City takes gradual approach to reopening

Published 10:59 pm Tuesday, October 13, 2020

Although North Carolina entered Phase III of reopening a few weeks back, the City of Washington is taking a cautious approach to reopening facilities such as City Hall, Brown Library and the Grace Martin Harwell Senior Center.

“We’re open at some capacity at all sites, but we’re still taking precautions,” Russell said. “It’s not just a free-for-all. We’re going to continue to loosen that, but while the virus is still present and the numbers remain steady, our goal is to ensure that the service delivery is still there.”

At Brown Library, Russell says the facility has seen a tremendous boost in the use of its online services. Before the pandemic, the library’s digital offerings were accessed between 200-300 times per month on average. Now, those same resources are being used between 6,000 and 7,000 times per month. Coupled with a curbside pickup system for library card holders, the city manager says he sees the library providing a high level of service for local residents.

“People have had a lot of positive comments about that,” Russell said. “You can reserve them online and have them hand-delivered for curbside collection.”

Popular online events at the library include “Story Time with Mr. Terry,” and the library is still offering pick-up arts and crafts kits for children and teens to enjoy.

The Grace Martin Harwell Senior Center, which by its nature serves those who might be at a higher risk of complications from COVID-19, will remain closed for now. Russell says the staff there has been finding ways to engage with the local senior population through drive-thru and virtual events for the time being.

Finally, at the Washington Municipal Building, the city has established a walk-up service window to allow interactions with city staff. Those who need to establish, disconnect or make changes to their utility services can use the window, as can those who need to deal with building permits and inspections. Those who need to physically enter the building must go through a sign-in and affirmation process to confirm they have not experienced COVID-like symptoms.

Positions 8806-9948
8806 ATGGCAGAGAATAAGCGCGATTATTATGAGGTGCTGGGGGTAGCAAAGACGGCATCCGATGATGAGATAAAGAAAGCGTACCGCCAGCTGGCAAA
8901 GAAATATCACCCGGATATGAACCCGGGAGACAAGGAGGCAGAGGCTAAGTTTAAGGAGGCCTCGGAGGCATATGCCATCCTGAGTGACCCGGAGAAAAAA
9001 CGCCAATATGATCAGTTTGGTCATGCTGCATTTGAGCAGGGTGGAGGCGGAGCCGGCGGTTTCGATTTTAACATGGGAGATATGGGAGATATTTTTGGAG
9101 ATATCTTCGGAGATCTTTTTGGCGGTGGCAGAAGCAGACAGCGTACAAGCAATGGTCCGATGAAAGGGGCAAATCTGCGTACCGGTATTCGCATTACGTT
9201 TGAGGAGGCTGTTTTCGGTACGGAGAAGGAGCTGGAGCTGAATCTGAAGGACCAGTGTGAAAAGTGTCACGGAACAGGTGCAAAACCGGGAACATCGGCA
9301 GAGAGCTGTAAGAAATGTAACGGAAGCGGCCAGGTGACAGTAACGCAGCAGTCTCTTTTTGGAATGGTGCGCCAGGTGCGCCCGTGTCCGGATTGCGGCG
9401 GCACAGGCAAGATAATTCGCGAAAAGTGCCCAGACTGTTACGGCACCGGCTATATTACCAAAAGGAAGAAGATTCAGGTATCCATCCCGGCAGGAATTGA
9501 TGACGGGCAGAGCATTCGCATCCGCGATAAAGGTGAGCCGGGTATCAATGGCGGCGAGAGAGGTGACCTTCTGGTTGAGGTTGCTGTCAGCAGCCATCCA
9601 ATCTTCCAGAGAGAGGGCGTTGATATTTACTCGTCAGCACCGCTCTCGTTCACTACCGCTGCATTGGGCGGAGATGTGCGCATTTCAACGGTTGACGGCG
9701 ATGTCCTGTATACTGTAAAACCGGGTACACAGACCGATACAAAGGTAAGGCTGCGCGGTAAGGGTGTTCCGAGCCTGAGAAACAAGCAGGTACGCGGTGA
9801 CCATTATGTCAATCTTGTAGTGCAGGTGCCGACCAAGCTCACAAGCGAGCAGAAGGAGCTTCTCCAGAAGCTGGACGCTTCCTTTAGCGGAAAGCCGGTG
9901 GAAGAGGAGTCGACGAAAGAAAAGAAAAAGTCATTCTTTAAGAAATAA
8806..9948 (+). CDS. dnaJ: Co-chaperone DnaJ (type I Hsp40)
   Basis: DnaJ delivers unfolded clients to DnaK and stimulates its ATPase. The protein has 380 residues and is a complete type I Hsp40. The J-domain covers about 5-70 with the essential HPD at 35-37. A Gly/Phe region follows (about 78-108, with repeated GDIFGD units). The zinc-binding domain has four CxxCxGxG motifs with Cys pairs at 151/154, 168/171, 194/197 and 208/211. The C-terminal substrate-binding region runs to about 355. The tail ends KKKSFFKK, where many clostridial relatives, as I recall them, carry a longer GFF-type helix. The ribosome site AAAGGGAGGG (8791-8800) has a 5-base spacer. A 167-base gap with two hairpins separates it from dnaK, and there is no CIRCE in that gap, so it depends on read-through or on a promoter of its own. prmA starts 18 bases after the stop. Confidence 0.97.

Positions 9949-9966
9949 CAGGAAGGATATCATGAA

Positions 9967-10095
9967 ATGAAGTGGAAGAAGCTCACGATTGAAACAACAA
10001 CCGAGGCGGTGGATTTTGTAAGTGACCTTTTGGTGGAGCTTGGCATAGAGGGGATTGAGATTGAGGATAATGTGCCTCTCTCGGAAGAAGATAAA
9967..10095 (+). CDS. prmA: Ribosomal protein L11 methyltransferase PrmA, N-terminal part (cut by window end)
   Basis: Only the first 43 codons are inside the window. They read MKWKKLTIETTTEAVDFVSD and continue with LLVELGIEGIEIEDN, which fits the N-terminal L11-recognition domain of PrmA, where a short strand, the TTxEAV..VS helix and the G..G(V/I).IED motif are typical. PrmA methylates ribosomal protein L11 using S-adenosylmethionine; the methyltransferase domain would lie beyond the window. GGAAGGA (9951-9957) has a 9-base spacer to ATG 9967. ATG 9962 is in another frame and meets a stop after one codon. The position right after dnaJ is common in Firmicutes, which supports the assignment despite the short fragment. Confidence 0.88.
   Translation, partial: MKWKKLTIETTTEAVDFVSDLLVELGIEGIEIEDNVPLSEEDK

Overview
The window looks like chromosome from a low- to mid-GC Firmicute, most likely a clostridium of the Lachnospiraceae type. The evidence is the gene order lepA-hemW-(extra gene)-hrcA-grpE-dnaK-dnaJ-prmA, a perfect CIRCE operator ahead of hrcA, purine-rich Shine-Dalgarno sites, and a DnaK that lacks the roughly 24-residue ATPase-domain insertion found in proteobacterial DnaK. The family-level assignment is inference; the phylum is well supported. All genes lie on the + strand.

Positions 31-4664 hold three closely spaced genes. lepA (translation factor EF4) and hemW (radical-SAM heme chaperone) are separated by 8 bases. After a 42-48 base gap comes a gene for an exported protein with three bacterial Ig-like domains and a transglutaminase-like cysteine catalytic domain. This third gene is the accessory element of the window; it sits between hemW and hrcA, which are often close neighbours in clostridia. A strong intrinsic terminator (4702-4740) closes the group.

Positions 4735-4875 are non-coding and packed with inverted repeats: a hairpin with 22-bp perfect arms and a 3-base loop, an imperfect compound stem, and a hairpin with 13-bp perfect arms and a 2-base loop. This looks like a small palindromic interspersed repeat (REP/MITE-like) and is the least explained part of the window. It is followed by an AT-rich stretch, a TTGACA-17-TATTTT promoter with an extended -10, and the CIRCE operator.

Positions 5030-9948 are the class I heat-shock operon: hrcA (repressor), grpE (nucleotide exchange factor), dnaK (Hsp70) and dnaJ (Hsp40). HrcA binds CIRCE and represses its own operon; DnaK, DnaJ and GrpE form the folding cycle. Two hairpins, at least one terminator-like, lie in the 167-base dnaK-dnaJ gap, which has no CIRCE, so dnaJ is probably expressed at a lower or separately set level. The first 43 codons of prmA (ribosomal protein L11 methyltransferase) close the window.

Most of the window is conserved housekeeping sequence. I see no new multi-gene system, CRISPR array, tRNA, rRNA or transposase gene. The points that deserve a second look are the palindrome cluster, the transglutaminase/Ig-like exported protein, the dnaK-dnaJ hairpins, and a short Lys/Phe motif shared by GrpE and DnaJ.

As to when facilities will reopen in full, Russell says that depends on local COVID-19 trends in coming months. For now, he says limiting access to some city facilities is preferable to a situation where an entire department might have to close down due to a positive case and subsequent quarantine procedures for co-workers in close contact.

“We’ve had people ask, ‘Why aren’t you fully open?’” Russell said. “Then our question is, ‘Well, what isn’t getting done?’ and the answer is there isn’t anything. People just say that they want to come inside, and we haven’t really been able to justify that. We will get there at some point, but right now, we’re concentrating on maintaining the health of our staff, as well as the health and safety of those who do have to come in the buildings.”

Parks and recreation facilities, such as city playgrounds, the Suzie Gray McConnell Sports Complex and the Moore Aquatic and Fitness Center are currently open to the public, with some safety precautions still in place.

For the latest updates and details about city facilities, visit